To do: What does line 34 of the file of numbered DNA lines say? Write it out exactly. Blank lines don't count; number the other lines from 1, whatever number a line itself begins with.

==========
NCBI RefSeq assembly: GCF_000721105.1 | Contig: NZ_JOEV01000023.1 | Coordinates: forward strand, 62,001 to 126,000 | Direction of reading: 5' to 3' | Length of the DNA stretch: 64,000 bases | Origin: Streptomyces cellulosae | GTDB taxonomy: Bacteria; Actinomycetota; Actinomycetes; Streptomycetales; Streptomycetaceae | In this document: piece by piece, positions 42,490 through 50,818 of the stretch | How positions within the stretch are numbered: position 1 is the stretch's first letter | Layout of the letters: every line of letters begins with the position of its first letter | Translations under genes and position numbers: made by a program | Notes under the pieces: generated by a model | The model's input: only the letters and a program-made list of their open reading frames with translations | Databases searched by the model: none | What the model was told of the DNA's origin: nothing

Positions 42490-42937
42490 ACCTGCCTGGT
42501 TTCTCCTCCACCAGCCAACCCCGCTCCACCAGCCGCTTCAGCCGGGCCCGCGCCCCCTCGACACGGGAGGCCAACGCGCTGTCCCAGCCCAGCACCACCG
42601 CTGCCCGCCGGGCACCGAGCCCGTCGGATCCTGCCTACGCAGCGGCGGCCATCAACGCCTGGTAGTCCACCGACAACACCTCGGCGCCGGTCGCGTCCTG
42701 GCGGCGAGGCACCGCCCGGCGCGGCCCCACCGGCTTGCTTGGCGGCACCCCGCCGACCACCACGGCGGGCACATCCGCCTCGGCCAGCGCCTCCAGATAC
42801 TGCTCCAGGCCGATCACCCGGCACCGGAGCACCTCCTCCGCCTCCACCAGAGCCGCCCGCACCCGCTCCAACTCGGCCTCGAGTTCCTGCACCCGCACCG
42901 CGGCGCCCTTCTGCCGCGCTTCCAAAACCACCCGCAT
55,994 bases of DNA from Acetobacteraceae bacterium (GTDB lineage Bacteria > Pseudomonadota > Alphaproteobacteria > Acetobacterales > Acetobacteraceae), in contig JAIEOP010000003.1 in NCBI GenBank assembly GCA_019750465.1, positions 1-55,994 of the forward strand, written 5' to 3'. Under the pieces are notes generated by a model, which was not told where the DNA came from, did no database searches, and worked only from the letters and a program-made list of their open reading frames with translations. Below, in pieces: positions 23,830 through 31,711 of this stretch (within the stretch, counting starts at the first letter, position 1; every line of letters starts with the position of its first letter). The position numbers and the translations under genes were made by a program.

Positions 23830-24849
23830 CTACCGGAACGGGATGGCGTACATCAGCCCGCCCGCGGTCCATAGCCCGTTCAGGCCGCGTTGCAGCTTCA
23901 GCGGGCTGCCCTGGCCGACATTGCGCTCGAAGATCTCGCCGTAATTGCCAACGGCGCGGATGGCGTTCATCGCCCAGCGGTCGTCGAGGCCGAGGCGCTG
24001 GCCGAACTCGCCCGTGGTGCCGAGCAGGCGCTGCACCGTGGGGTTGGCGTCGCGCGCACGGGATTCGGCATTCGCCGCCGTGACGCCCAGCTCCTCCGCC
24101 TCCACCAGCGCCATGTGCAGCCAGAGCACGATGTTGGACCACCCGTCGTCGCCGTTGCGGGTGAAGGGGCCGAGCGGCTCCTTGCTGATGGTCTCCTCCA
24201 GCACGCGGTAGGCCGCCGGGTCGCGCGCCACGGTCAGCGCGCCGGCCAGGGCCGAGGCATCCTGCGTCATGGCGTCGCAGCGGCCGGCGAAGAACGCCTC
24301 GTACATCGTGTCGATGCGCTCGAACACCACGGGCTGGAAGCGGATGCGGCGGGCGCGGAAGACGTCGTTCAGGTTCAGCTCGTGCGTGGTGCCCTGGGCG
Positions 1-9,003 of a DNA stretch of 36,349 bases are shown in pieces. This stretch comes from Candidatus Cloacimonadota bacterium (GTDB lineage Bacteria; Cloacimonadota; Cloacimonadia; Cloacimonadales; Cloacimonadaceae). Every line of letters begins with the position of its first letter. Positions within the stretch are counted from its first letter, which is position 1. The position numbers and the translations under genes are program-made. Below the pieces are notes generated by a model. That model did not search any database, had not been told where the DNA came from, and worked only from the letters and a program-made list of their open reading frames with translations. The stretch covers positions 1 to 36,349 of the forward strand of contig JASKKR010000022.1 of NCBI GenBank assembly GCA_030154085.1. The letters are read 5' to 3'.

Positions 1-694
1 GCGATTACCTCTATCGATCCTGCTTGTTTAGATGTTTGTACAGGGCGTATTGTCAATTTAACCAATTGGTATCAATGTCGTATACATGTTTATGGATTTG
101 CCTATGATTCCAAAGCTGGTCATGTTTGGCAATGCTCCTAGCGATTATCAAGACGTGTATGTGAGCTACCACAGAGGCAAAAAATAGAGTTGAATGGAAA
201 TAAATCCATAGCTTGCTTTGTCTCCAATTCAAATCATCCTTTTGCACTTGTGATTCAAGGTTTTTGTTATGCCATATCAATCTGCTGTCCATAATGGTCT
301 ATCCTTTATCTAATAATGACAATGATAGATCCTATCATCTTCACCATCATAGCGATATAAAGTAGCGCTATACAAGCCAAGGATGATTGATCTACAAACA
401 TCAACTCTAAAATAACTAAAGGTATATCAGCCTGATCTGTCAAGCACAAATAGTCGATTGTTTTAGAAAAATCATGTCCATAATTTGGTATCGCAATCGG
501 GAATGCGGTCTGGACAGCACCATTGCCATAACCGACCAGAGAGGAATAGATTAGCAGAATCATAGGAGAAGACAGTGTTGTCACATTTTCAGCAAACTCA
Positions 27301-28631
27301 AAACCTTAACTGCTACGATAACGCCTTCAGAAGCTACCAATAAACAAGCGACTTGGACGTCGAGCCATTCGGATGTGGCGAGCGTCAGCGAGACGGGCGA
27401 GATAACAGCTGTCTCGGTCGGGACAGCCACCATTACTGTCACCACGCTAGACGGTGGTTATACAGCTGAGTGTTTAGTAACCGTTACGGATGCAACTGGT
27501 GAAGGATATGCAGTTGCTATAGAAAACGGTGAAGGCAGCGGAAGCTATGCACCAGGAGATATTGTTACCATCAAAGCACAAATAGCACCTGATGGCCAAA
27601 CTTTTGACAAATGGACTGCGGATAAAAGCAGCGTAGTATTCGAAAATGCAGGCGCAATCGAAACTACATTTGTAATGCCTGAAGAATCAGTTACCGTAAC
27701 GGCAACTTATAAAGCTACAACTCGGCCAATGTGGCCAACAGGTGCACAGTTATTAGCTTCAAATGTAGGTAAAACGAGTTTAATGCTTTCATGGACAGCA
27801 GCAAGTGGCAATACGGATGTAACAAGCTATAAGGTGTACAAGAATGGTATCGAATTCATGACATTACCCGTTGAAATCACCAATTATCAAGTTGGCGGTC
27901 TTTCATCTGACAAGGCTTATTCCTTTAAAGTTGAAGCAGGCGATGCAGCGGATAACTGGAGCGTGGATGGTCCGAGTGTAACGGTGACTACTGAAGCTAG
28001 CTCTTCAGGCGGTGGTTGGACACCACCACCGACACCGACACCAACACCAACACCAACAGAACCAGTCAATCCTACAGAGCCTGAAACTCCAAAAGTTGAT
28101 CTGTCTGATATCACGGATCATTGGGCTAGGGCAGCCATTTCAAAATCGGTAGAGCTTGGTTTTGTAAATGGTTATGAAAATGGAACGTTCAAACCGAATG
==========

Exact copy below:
28101 CTGTCTGATATCACGGATCATTGGGCTAGGGCAGCCATTTCAAAATCGGTAGAGCTTGGTTTTGTAAATGGTTATGAAAATGGAACGTTCAAACCGAATG